Though he sympathizes with the campus activists’ social justice goals, deBoer also criticizes the willful blindness of educators who refuse to live in the world as it is. The fact that “public universities are chartered and funded as non-partisan institutions” makes the practical necessity to conciliate rather than anathematize one of the two major political parties into a moral imperative. Rather than confront this reality directly, however, the academic preference to strike poses of ironic indifference to it will, deBoer believes, “make it easier for reactionary power, every step of the way.”
Misinvesting in Higher Ed
Those who are reactionaries, or merely dubious about the social justice project, face a prudential question of their own: would the defunding of public higher education that deBoer fears lead to a good or a bad result? Several considerations deBoer does not consider argue in favor of it. Most importantly, there is a case to be made, one having nothing to do with academic politics, that we are over- and misinvesting in higher education, rather than under-investing. A bachelor’s degree used to set people apart in a way it no longer does.
Only 7.7% of American adults held one in 1960, compared to 33.4% in 2016. As economist Richard Vedder has repeatedly made clear, the growing ranks of bartenders, waiters, hairdressers, and letter carriers with undergraduate and graduate degrees argues that too many young people, not too few, are steered into the 120-credit-hour slog for that one credential. The resources, including public money and private time now squandered on that quest, would do more people more good if redirected to training programs that match the jobs actually attainable and emerging in the 21st century.
We’re also over-investing in higher education if too many college students receive degrees despite not learning anything in particular. In Academically Adrift (2011) Richard Arum and Josipa Roksa described precisely that situation: large numbers of recent college graduates are “failing to develop … higher order cognitive skills.” Specifically, 45% of the students Arum and Roksa studied were no better at critical thinking, complex reasoning, and written communication after two years of college than they were at freshman orientation, and 35% were no better after four years. This is a particular problem in large public institutions, where many students become “maze smart,” figuring out how to accumulate credit hours without really learning anything, and students and professors tacitly enter into a “mutual nonaggression pact,” exchanging good grades, easily earned, for students’ favorable evaluations of their instructors.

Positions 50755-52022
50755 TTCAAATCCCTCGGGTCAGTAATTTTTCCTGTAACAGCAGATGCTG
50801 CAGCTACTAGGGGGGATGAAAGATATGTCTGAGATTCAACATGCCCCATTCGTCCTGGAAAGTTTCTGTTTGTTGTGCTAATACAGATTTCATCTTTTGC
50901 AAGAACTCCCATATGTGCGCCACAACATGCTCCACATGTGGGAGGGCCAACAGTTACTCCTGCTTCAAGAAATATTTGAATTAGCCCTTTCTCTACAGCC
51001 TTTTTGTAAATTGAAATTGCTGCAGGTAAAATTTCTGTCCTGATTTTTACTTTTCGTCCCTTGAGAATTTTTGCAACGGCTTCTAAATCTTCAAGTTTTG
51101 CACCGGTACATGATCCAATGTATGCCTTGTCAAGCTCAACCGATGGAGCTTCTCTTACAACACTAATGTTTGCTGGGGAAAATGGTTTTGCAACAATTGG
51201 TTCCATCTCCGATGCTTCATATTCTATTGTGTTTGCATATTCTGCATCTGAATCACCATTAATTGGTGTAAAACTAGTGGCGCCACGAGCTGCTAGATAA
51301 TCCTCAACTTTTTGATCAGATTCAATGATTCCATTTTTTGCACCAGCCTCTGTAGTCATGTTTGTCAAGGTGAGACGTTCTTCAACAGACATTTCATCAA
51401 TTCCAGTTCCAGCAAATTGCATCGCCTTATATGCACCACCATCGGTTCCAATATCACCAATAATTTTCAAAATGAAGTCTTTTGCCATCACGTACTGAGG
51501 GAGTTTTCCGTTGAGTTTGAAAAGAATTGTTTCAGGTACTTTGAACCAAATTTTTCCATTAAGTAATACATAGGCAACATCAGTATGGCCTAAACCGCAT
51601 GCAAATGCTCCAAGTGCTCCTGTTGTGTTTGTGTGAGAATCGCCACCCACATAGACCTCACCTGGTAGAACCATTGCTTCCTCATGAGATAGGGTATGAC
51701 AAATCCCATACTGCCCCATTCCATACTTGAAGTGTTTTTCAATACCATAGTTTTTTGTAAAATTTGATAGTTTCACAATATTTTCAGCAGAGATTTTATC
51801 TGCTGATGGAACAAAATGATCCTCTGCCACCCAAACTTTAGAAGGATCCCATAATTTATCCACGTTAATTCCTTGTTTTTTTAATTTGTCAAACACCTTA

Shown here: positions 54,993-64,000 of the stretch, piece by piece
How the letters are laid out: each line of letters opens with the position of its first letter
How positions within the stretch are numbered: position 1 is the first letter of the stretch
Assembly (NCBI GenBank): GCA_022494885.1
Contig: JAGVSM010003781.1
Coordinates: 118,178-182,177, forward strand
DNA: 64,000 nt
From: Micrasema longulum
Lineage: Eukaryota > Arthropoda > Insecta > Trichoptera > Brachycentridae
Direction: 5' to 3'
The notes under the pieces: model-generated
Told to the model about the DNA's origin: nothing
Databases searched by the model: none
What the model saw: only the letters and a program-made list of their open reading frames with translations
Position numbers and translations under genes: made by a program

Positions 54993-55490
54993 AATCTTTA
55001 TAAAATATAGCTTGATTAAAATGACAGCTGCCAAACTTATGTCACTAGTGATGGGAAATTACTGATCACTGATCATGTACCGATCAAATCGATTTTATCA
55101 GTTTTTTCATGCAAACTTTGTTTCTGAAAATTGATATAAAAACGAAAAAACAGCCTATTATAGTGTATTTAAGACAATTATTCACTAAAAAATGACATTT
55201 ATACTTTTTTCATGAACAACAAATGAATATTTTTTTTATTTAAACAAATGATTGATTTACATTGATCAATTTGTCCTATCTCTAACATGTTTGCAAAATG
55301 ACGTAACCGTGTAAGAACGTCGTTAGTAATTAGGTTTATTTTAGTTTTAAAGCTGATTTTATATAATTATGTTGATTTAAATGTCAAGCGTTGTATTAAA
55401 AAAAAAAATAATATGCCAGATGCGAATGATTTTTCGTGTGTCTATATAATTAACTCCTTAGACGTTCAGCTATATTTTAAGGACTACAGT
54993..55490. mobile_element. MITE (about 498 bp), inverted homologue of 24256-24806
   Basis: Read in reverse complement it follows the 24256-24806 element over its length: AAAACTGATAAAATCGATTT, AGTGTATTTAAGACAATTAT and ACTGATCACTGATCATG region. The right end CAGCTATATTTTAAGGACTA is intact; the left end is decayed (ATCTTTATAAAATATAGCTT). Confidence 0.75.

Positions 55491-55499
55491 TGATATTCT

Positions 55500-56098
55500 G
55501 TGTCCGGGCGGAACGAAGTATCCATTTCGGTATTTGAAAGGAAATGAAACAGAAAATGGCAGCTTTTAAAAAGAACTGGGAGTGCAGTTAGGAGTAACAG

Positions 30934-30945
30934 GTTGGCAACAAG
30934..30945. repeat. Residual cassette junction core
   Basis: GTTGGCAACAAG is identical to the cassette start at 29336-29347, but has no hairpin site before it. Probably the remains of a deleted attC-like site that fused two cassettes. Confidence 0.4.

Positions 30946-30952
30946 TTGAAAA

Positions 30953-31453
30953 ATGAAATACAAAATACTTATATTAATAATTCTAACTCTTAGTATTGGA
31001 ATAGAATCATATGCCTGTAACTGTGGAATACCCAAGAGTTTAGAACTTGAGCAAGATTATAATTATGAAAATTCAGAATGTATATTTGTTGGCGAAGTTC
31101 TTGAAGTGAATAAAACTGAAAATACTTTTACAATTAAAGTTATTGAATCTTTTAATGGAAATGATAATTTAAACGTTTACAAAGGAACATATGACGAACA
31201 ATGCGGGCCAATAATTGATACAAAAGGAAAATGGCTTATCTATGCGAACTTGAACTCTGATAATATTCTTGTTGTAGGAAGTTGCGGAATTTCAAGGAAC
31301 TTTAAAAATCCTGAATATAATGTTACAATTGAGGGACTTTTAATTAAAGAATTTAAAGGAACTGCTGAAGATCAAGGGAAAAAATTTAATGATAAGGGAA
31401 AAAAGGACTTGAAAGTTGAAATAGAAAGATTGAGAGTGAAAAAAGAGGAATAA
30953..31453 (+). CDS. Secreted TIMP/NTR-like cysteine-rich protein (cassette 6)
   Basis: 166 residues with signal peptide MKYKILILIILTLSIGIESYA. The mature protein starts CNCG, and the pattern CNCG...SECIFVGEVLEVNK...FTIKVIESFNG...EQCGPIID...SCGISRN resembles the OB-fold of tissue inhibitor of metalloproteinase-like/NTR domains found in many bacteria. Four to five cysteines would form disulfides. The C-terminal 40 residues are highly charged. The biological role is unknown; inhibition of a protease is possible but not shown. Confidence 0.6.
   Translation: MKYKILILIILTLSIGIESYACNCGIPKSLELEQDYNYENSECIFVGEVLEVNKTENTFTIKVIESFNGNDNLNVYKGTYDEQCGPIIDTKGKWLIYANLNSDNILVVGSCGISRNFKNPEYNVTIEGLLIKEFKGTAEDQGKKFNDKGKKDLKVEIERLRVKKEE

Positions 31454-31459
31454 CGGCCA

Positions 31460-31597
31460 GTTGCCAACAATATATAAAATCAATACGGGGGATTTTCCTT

There is, in short, a strong case apart from anti-conservative bias for state legislatures to make far more skeptical, rigorous, and targeted funding decisions about post-secondary education. The political question all but cinches it. And the political question is not about exerting power or exacting revenge but affirming fairness. Non-coercion and intellectual pluralism really are valuable principles.
The fact that, with little optimism, deBoer appeals to self-preservation to get professors to respect these standards shows how contemptuously they are regarded in the academy. Elected officials who fail to uphold academic principles in the only language academics understand—by eliminating faculty lines and slashing budgets—will vindicate academia’s contempt for intellectual freedom, and for the taxpayers who subsidize higher education.